Paul-Louis Courier

épistolier, pamphlétaire, helléniste
photo1 photo2
 

Map of Touraine

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Map of Touraine

T his map, which was drawn up by Pierre François Tardieu (1711-1774) during the reign of Louis XV, presents “the government of Touraine.” The edition dates back to the Napoleonic era since it was printed around 1806, meaning that it is still valid at Courier’s time.
The main rivers have been coloured in blue. From north to south: the Loire, the Cher, the Indre and the Vienne. The original spelling has been kept but we indicated the current spelling in brackets.

The Loire :

W When leaving Tours going east, you go upstream, through Amboise and as far as Blois.
If, again, you leave Tours but going west, you go downstream, pass through Luines, (Luynes), S.(aint) Mars (Cinq-Mars) then Langeais, and arrive practically to its confluence with the Vienne.
North of Luines there is a forest. On its western limit, we can see La Filoniere (La Filonnière) bought by Jean-Paul Courier in 1782. During his stay there in November of 1816, Courier heard about the arrests that had occurred at Luines in the previous spring.
A river separates La Filoniere from Perenay (Pernay) where Courier was boarded in 1779.
South-east of Perenay, you can see Mazieres (Mazières); it is here that Courier’s parents married and where Le Breuil is located, different from the one we can see north of Luines.

The river Cher :

Le Cher The river Cher at Saint-Avertin
 
I t crosses successively Montrichard, Bléré, then Azé (Azay-sur-Cher), Roujon (Roujou), Verets (Véretz), Larçay and S. Avertin les Tours (Saint-Avertin). Near S. Avertin, the Cher forks into two branches which form an island. The northern bridge, the longest of both, was destroyed. South of S. Avertin is the Larçay Forest (coloured in green) crossed by the road to Cormery.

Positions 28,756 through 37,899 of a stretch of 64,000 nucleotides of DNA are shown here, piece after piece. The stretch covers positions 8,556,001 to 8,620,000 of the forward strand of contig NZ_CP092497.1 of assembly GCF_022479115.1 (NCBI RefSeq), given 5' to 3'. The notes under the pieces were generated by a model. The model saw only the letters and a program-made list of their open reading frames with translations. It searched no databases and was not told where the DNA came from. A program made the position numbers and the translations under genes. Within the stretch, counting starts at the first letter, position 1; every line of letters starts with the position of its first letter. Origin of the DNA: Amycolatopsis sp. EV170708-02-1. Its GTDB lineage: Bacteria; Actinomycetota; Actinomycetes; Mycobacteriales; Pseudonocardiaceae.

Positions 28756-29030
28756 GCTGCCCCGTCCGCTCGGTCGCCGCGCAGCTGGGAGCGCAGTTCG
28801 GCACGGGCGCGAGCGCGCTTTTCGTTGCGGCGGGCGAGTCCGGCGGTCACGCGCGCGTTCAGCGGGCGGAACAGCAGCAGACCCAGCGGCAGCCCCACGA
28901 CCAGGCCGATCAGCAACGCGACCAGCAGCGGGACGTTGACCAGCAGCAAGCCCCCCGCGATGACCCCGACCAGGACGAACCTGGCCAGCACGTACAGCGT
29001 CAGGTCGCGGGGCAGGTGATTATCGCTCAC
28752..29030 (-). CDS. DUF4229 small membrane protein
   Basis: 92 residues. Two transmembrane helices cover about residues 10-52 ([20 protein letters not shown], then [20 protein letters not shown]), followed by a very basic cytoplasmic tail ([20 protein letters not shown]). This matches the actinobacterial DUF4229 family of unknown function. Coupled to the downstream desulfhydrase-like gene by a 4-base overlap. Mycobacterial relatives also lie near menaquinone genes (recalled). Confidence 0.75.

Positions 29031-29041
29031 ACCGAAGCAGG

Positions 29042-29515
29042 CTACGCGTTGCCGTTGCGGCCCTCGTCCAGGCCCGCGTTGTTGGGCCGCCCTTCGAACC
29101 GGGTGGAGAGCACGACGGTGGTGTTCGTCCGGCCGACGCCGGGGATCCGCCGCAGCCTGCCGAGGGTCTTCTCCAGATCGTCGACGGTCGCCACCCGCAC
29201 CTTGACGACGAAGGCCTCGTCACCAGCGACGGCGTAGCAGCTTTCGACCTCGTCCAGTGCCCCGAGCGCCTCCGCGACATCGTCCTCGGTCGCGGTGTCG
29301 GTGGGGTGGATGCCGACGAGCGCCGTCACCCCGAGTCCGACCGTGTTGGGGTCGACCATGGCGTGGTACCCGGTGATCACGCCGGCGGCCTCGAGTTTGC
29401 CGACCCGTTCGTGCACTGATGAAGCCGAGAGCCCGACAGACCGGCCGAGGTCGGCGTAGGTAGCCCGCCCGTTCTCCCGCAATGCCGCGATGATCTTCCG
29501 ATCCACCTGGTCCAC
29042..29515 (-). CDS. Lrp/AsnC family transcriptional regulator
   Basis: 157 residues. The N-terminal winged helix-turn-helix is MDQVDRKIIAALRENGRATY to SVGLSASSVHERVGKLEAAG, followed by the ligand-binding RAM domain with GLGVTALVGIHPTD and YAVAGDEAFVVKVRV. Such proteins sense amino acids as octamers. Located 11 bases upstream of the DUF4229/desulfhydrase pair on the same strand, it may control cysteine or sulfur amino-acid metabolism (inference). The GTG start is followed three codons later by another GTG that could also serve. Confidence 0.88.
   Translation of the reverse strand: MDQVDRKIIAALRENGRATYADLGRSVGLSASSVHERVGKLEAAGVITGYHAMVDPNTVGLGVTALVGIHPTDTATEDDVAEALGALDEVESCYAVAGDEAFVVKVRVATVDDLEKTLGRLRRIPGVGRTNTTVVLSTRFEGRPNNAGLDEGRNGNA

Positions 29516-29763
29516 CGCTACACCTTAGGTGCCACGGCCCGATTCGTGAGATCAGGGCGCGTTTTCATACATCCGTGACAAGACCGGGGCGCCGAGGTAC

Le Porteau is located south of this forest. The Chêne Pendu Inn, where the assassination of Courier was hatched, is on the road to Cormery, exactly at the level of the« P » of « le Porteau ».
La Chavonnière is located at the level of the head of the letter « j » of Roujon. Courier used to go to the village of Verets, to Larçay even to S. Avertin by horse or in a barouche. To walk from La Chavonnière to his woods, he needed about one hour.
To go to Tours, he had to cross the Cher by a large ferry, a « charrière », or by a smaller one called a « toue », or he had to cross the bridge S.(Saint) Sauveur, which was also used by Balzac when the latter walked to Saché, at M. de Margonne’s house.
The first bridge of Véretz was inaugurated in May of 1855, under one of the numerous terms of office of Auguste Herpin, the mayor who had known Courier well.
At the level of Saint-Avertin, beginning in the 60s, the deputy and mayor of Tours, Jean Royer, had the course of the ancient Cher diverted to service the surrounding land.

Dilapidated, the lanes of Touraine were impassable in winter.
To come from Paris to Tours or Amboise, the less-than-comfortable stagecoaches took 24 hours. Then one had to walk to Verets or take a carriage specially sent there. We can understand that the numerous trips Paris-Touraine contributed to ruin Courier’s health and undermine Herminie’s morale during her husband’s long absences.


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